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Refreshing Bearer tokens with the Box API under highly concurrent workloads

In this post, we’ll discuss an edge case with the Box API that occurs when refreshing OAuth Bearer Tokens. It is often overlooked since it is only likely to arise when several concurrent API requests are made.

Background

The Kloudless unified Storage API enables developers to access users’ files in any cloud storage provider with a single implementation. Accessing data in a user’s Box account requires the same implementation as for any other supported cloud storage service. The first step in this process is obtaining access to the end-user’s cloud storage account.

Since the Kloudless API is an abstraction layer, it also abstracts the authentication mechanism each service uses. Developers building with Kloudless only need to follow the Kloudless OAuth flow, regardless of the specifics of authenticating with a particular service.

We’re not the only application provider to choose OAuth. As you may have guessed, OAuth 2.0 is the most common standard for token-based authentication we see. Applications can obtain access to data in storage services like Box by guiding users through a three-legged OAuth 2.0 authorization flow. The result is usually a Bearer token with a short expiry time as well as a Refresh token with a longer expiration that can be used to obtain future Bearer tokens. Here’s an example response from the Box API docs:

Edge cases when refreshing Box Bearer tokens

The Box OAuth flow is documented well and one of the better implementations we’ve seen. Even so, there are some pitfalls to watch out for when accessing the Box API. One of these is when refreshing tokens.

New Bearer tokens can be obtained by making a request with a valid Refresh token. However, using a new Box Bearer token obtained via a refresh immediately invalidates any other tokens that were obtained with that Refresh token. It also invalidates that refresh token as well.

It is important to note that the newly obtained token must first be used in an API request before Box invalidates the other ones. This means:

  1. Merely obtaining a token is insufficient to guarantee that it remains valid. Another process could obtain a refreshed token and actually use it first. Box tries to guard against this scenario by providing the same set of tokens to refresh attempts with a specific Refresh token.
  2. The previous token can continue to be used till it either expires or the new token is used.

Usually, this does not pose a concern. However, highly concurrent workloads spread across different machines can turn this into a larger issue that needs special consideration.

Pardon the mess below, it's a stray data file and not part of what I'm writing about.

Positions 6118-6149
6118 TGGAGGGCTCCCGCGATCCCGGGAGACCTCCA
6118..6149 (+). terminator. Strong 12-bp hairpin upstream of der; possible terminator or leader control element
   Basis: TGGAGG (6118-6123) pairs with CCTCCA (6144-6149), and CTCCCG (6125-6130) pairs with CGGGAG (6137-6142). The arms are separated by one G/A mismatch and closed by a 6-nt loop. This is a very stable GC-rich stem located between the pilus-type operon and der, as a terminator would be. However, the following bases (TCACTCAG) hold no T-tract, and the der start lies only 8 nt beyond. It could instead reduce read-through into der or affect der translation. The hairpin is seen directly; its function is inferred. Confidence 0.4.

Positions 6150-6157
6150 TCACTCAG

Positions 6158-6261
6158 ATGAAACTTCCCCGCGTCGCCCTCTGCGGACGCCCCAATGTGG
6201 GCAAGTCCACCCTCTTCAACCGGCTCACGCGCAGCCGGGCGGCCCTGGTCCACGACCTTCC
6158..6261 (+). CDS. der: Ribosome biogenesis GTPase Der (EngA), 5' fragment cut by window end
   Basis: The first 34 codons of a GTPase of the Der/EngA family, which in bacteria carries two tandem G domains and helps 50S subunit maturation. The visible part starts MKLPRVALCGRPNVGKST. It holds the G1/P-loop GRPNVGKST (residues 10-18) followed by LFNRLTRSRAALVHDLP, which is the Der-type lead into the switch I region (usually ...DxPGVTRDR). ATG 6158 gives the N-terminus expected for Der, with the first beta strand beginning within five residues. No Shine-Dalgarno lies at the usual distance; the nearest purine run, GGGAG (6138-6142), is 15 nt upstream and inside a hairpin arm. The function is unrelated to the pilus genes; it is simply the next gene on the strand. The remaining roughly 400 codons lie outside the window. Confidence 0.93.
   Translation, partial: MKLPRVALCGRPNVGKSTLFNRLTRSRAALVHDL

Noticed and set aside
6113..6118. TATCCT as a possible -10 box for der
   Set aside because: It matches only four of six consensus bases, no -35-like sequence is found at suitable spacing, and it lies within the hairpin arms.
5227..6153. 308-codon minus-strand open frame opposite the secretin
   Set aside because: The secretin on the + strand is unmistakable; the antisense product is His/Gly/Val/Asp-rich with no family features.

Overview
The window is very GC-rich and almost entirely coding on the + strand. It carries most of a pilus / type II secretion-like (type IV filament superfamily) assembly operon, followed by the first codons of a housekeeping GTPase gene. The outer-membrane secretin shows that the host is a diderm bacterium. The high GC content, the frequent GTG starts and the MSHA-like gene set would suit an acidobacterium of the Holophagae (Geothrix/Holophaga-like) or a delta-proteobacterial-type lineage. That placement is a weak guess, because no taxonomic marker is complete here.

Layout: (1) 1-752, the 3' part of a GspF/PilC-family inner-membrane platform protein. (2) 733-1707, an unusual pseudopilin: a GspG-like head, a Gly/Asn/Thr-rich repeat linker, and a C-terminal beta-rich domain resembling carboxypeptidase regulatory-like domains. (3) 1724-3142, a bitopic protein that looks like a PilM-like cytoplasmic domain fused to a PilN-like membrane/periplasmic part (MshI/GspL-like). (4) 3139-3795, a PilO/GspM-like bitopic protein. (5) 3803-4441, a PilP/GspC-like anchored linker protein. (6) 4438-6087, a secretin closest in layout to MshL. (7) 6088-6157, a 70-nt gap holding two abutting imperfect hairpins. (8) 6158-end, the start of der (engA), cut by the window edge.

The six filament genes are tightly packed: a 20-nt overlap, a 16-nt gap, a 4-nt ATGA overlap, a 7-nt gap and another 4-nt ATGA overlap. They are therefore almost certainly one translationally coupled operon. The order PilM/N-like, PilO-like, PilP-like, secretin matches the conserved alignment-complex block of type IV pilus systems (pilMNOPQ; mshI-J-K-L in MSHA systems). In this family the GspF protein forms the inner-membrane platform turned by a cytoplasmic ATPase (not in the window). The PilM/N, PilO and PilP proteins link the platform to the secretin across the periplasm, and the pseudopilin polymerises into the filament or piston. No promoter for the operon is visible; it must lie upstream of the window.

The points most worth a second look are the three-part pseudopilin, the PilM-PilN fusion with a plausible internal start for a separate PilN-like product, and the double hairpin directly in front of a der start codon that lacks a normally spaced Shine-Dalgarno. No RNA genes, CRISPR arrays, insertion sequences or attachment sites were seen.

Concurrent refreshes

Consider the case where there are multiple distinct processes on separate machines performing concurrent API requests to Box. This may be the case when crawling data in a Box account, or when processing a large number of files. The Box bearer token expires after an hour, so it is inevitable that a refresh is needed at some point during processing. When the token expires, the most straight-forward implementation would be to attempt to refresh the token, save the new token to a database, and then proceed with API requests.

This is in fact the default implementation Kloudless originally used as well. However, a couple of issues begin to appear:

  1. All processes notice the token expire at the same time, causing each to attempt to refresh the token.
  2. A large number of database writes occur as each process attempts to save its newly refreshed token to the database.
  3. Some of the actual refresh attempts are slightly delayed from when the application logic realizes it must refresh the token, causing the process to fetch a newly refreshed token that was just saved to the database by a different process and refresh it once again instead.
  4. In a variation of the scenario above, the first process that fetched the newly refreshed token proceeds to use that token, causing it to become valid and invalidating all others, including the most recent token saved to the database by the second process. This causes the token that is now valid to no longer exist in the database and thus be lost forever. This is the worst possible outcome: the end-user now needs to re-authorize access to their Box account.

We eventually determined an implementation that works around the issues above:

  1. Randomize when token refreshes occur, shortly before expiration, rather than exactly at the expiration time.
  2. When attempting to save a new bearer token to the database:
    • First ensure the database is accessible and writable to.
    • Then use the token in an API request to guarantee it is valid and others are invalidated.
    • Save the token to the database atomically.

This has proven to be a more robust solution that avoids loss of token data when interacting with the Box API, even under highly concurrent workloads.

Alternate authorization mechanisms

Check out this previous blog post for an alternate form of server-to-server authorization using JSON Web Tokens that is supported by both Box and Kloudless. The advantage with this approach is that it removes the need to use a refresh token altogether. Bearer tokens can be obtained at any time using a JWT assertion generated by the application.

Published By

Vinod Chandru